There is a magical mystery about the mortality pattern of a population. The accumulated deaths of tens of thousands of people create a particular statistical pattern which is willed by no one, yet which has a remarkable consistency over time. These two properties of mortality rates -their consistency and their being beyond the bounds of any individual human control- make the resulting pattern a truly social construct, one which is reflective of the social conditions in which it is generated. There is, in short, a secret locked into the mortality information generated by a population, and one of the main tasks of social demography is to find the key, and use it as an aid in sociological analysis. Considerable work, particularly over the past half century, has clearly shown the basic relationship which exists between the mean level of mortality and standards of living in the population. The challenge now is to go beyond life expectancy, and determine what other critical measure, or measures, of mortality are encrypted into the mortality pattern, and what they can tell us about the conditions under which people live -and die.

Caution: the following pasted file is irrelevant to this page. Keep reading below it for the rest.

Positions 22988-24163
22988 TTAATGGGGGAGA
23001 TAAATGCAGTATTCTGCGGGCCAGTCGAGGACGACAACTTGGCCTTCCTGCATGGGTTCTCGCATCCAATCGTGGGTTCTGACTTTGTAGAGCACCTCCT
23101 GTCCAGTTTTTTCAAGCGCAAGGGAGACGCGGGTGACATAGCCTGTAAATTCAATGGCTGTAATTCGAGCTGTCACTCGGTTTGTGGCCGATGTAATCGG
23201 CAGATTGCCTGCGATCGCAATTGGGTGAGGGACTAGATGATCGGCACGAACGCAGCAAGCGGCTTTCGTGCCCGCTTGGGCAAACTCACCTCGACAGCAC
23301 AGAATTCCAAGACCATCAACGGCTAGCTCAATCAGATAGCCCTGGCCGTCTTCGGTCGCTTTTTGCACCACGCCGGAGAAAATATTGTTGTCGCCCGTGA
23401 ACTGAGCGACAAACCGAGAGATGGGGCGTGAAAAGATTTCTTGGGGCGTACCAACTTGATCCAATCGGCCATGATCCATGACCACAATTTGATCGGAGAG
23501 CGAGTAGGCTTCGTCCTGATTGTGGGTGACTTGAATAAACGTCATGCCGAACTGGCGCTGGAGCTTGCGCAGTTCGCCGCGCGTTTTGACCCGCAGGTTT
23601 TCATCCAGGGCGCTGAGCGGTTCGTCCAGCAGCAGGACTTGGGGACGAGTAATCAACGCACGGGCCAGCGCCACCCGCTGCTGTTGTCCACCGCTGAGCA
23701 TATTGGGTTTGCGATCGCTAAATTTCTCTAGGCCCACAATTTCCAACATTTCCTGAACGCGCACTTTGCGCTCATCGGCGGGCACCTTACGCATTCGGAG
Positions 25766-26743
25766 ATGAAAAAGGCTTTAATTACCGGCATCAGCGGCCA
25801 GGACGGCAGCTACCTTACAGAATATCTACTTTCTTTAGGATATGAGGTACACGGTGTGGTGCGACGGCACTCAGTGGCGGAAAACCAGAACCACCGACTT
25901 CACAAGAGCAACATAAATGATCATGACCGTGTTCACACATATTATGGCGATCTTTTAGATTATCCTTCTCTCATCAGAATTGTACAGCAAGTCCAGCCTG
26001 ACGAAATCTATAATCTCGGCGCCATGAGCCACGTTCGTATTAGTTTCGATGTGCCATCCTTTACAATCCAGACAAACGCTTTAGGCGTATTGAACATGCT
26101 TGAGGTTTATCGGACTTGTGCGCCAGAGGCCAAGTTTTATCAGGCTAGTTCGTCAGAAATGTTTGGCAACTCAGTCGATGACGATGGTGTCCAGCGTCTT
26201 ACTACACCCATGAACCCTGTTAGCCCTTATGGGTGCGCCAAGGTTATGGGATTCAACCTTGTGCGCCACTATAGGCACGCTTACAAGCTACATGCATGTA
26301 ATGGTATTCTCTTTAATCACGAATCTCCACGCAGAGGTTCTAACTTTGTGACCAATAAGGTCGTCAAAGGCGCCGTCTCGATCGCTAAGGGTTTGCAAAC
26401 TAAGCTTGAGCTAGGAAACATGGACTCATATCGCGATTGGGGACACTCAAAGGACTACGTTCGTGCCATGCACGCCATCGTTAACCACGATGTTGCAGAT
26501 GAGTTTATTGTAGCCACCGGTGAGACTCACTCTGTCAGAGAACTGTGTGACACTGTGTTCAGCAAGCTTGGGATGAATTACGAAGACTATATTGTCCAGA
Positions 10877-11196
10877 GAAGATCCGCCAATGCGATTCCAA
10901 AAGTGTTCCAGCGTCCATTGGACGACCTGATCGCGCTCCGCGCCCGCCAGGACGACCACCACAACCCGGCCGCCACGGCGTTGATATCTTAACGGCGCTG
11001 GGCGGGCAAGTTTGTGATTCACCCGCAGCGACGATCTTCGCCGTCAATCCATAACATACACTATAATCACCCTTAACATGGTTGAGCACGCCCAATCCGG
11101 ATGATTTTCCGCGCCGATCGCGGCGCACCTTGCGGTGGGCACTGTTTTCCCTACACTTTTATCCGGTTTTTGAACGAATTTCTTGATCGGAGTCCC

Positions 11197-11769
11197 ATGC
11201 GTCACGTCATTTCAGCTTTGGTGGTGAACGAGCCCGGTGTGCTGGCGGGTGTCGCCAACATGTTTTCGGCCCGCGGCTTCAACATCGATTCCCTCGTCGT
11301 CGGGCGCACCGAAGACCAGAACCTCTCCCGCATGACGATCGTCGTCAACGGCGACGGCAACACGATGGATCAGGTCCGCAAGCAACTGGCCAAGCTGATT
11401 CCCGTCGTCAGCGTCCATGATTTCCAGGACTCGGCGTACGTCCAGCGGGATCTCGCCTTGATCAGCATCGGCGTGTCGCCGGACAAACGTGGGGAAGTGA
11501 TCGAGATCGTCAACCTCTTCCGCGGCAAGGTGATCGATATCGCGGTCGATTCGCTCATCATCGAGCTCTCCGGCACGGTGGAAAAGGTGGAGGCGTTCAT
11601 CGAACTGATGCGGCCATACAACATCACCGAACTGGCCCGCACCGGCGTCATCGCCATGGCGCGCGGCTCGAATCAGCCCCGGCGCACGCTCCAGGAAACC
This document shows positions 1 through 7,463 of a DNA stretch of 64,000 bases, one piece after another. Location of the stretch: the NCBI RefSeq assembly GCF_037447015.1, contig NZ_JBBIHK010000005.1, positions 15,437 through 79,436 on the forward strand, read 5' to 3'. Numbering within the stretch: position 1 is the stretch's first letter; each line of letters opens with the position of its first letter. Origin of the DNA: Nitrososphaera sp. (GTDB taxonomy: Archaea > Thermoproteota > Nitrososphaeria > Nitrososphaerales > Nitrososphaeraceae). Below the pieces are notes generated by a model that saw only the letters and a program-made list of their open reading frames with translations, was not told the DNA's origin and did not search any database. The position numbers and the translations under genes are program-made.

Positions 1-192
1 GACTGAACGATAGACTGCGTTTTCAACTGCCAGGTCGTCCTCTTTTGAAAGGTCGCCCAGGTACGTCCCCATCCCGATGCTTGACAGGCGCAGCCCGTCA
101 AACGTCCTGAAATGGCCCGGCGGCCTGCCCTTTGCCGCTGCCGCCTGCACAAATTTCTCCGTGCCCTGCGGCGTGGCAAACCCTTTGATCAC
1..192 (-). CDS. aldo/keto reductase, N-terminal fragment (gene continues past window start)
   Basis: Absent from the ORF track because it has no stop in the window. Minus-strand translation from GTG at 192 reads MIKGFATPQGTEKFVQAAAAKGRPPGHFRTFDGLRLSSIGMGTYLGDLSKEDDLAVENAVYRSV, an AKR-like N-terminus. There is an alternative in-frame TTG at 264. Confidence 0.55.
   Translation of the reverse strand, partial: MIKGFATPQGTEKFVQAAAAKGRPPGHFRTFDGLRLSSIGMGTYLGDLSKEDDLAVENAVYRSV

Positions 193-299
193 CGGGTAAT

|Title of host publication
|The Life Table: Modelling Survival and Death
|Guillaume Wunsch, Michel Mouchart, Josianne Duchêne
|Kluwer Academic Publishers
|Number of pages
|Published - 1 Jan 2002